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Filipino militants free Norwegian hostage

September 17, 2016

Filipino officials have said a Norwegian man held for almost a year by Abu Sayyaf militants has been set free. He was kidnapped with two Canadians, who were beheaded after the terror group's ransom demands weren't met.

Polizei Philippinen
Image: picture-alliance/dpa/A. Hajan

Kjartan Sekkingstad, 56, was handed over to local troops on Jolo Island in the southern Philippines on Saturday, officials said.

The Norwegian national, who had been held hostage since September 2015, was to stay overnight in the home of a commander in jungle-covered Sulu province before being flown out to meet with President Rodrigo Duterte on Sunday.

Infografik Abu Sayyaf Englisch

Abu Ramie, a spokesman for Abu Sayyaf, told the German Press Agency they had received 30 million pesos (572,000 euros; $638,000) in ransom for Sekkingstad's release. The Philippine government did not confirm the ransom payment, although Duterte hinted at a press conference last month that a large amount had been paid to the militants.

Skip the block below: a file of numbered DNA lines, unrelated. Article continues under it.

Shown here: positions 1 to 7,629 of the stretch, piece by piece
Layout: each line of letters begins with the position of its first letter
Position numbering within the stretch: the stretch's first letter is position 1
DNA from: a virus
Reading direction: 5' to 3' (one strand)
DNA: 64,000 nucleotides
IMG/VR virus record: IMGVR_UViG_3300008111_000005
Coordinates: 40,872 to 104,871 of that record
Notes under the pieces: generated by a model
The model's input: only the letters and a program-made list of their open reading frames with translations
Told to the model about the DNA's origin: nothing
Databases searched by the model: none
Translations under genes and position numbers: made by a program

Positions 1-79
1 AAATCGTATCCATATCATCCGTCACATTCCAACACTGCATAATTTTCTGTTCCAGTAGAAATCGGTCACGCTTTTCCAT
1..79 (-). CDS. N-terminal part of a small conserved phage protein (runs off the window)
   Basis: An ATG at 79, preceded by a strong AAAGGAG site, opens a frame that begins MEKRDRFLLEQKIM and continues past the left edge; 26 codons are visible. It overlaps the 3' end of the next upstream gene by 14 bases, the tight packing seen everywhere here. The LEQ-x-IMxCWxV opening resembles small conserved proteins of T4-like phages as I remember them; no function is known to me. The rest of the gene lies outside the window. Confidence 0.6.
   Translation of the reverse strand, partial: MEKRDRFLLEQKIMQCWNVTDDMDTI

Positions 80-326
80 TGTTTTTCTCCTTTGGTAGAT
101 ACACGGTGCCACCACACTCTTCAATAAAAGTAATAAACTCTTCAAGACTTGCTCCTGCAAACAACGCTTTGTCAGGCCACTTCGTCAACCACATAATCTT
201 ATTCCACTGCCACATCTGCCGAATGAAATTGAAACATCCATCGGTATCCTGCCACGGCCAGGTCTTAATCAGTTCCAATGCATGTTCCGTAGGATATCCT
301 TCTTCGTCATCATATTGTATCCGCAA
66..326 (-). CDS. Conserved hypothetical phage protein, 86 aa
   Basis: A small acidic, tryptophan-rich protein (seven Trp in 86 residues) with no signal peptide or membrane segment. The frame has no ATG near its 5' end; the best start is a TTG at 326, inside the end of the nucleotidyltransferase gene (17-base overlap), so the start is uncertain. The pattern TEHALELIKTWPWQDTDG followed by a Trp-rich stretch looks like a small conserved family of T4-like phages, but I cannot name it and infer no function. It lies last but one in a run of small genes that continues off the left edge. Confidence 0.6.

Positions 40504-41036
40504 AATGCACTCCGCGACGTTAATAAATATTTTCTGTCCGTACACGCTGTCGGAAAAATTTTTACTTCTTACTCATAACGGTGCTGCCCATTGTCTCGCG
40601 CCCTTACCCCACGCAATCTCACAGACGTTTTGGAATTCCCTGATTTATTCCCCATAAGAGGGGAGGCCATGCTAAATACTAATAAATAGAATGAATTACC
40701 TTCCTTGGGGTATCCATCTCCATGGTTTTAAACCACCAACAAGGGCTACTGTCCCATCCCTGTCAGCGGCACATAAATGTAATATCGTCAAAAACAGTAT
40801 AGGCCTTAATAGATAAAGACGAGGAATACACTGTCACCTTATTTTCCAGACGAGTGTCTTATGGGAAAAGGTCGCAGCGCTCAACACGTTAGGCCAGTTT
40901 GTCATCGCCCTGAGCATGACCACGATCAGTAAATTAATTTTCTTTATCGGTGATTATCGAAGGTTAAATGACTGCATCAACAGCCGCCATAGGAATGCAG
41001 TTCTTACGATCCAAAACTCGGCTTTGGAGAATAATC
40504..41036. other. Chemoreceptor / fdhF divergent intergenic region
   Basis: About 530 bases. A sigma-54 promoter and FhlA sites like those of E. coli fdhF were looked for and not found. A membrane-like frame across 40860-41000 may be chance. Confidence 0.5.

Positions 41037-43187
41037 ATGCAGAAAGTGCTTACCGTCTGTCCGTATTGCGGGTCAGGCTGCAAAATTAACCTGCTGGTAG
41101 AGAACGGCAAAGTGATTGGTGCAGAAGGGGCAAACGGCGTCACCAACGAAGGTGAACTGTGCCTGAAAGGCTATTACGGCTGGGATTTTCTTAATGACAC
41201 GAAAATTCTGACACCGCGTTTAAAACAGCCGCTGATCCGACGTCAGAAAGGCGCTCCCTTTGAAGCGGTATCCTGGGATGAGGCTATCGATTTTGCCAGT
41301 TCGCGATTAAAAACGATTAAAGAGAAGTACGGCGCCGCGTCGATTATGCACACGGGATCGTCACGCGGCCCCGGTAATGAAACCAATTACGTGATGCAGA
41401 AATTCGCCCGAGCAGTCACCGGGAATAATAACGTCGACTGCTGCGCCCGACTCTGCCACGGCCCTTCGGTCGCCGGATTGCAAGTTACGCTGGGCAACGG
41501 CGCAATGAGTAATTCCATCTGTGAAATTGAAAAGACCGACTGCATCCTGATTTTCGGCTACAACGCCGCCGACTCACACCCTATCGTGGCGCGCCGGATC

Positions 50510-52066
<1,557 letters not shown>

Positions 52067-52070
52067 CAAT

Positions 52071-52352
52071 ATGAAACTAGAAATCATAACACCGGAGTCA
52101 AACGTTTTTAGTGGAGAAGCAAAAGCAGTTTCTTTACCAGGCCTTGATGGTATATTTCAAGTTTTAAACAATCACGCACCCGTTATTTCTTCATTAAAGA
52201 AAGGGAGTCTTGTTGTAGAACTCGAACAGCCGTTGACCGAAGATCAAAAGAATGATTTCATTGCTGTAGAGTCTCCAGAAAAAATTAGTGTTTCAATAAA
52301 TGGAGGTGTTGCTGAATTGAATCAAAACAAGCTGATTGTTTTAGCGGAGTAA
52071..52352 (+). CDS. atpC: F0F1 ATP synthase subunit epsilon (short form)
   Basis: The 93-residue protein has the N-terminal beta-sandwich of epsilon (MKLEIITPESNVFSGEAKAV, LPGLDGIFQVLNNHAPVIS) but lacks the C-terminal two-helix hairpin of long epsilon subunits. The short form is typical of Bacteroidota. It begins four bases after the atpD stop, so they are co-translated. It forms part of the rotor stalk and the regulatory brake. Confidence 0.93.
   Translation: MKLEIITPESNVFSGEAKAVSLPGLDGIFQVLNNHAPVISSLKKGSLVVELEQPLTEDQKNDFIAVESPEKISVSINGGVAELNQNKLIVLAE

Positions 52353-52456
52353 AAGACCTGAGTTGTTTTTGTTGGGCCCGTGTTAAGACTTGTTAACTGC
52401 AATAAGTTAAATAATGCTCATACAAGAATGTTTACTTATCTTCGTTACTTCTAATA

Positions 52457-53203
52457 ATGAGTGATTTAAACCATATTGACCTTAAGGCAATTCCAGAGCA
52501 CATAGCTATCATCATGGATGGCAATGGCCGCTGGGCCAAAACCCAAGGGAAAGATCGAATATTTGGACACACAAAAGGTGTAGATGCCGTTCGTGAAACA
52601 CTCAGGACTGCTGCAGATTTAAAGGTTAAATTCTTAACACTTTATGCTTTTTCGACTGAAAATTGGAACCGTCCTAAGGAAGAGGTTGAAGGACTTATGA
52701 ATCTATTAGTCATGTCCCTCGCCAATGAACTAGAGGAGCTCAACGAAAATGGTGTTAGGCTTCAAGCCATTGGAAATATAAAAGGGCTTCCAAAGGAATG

Major Felimon Tan, a regional military spokesman, said the release was the result of "ongoing military operations" targeting the group.

"Simultaneous land, air, naval and police operations complemented each other putting pressure on the Abu Sayyaf," he said.

ISIS in the Philippines

Sekkingstad was taken hostage along with two Canadians and a Filipino woman from the resort island of Samal. The Canadians, John Ridsdel and Robert Hall, were decapitated earlier this year after huge ransoms demanded by the terrorist group weren't paid by the set deadline. Filipina Marites Flor was released in June.

The beheadings sparked condemnations from Canadian Prime Minister Justin Trudeau and then-Philippine President Benigno Aquino III. Soon afterwards, government forces launched a major offensive against the militants.

Abu Sayyaf, which specializes in kidnapping foreigners and demanding ransoms, has been accused of carrying out a number of deadly attacks across the Philippines. The group is believed to still be holding a Dutchman, eight Malaysians, eight Indonesians and several Filipinos.

nm/sms (AP, dpa)